Imaging techniques, including macro X-ray fluorescence scanning (macro-XRF) and infrared reflectance imaging spectroscopy (RIS), will help determine its current condition, and macro X-ray fluorescence scans will analyze the chemical make-up of the paint literally millimeter by millimeter. Each scan takes 24 hours and the team will have to do 56 of them to cover the whole work. The data will allow researchers to create an insanely detailed map of the pigments used in every layer, revealing any changes in composition and shedding new light on Rembrandt’s painting process.  

The high-resolution photography will be absolutely unprecedented. There will be 12,500 photographs taken ranging in resolution from 180 to 5 micrometres. No painting this size has ever been photographed as so high a resolution. Researchers (and the rest of us peering over their shoulders) will be able to study details invisible to the naked eye. 

The Night Watch will be removed from its frame for the initial research phase and placed on a bespoke easel. It will keep the work stable while experts study the entire canvas using two platform lifts to access every part of the masterpiece. 

For those of us who can’t attend in person, the Rijksmuseum website will offer video of the work in progress. There will also be special events on social media for the public around the world to learn more about the project. Those kick off today with an Instagram Live chat with Katrien Keune, head of Science at the Rijksmuseum. It starts at 5PM (11AM EST). If you have any questions about the research into the Night Watch and the conservation, pop over to Instagram and ask it.

You can see the extremely cool glass-walled enclosure built and the painting mounted in this time-lapse video:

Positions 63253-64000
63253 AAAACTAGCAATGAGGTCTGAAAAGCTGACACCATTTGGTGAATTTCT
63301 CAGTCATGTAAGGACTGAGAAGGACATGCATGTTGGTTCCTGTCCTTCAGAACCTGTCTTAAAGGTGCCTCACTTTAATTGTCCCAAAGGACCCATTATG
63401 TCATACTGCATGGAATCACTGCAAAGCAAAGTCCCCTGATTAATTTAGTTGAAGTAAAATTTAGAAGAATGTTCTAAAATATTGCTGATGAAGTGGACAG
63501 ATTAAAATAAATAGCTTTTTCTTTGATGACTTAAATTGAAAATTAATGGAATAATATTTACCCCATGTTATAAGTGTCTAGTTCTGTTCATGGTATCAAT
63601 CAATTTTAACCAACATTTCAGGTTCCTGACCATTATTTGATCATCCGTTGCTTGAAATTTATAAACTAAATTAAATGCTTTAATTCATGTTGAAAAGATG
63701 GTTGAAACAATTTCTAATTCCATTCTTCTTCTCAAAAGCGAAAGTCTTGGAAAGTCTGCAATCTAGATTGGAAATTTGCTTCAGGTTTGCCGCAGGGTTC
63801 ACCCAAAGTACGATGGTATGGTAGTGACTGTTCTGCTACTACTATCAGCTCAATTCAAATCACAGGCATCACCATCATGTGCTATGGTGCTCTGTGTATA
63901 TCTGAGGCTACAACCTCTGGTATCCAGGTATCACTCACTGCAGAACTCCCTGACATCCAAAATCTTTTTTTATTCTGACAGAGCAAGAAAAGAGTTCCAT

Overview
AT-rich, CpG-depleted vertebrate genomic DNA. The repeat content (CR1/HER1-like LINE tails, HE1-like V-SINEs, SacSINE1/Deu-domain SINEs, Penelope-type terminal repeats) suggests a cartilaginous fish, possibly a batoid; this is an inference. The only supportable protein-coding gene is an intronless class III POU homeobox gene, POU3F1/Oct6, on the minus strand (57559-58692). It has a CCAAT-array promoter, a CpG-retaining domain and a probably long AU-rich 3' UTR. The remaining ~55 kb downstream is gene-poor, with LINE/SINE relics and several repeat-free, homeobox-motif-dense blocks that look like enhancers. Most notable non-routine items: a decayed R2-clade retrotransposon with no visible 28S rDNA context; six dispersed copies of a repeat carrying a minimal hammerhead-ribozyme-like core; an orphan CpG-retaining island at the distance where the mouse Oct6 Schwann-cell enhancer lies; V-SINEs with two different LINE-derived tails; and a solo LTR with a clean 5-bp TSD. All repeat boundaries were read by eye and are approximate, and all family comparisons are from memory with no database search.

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Ruby Slippers conserved, reunited

Wednesday, June 26th, 2019

The iconic Ruby Slippers worn by Judy Garland as Dorothy in the 1939 cinematic classic The Wizard of Oz now in the Smithsonian’s National Museum of American History (NMAH) have been conserved using funds raised in a Kickstarter campaign. The fundraiser was launched on October 17th, 2016, with a goal of $300,000. More 5,300 leapt at the chance to help revive the shoes and the goal was reached in less than a week.

In the two and a half years since the Kickstarter, backers have been getting regular updates on the conservation process, glimpses into a very complex, painstaking approach to studying, cleaning and stabilizing the Ruby Slippers. The NMAH blog has posted an overview of the painstaking conservation of the shoes.

When examined under a microscope, the sequins show themselves to be more intricate than they seem at a glance. They are composed of four layers: two outer layers of red cellulose nitrate coating with a silver backing under the top layer and a gelatin interior. The silver backing is what makes the sequins sparkle in the light. The nitrate coating has flaked off some of the sequins with time and use, but the museum did not repair the loss as it is part of their history as a working costume and witnesses to their age.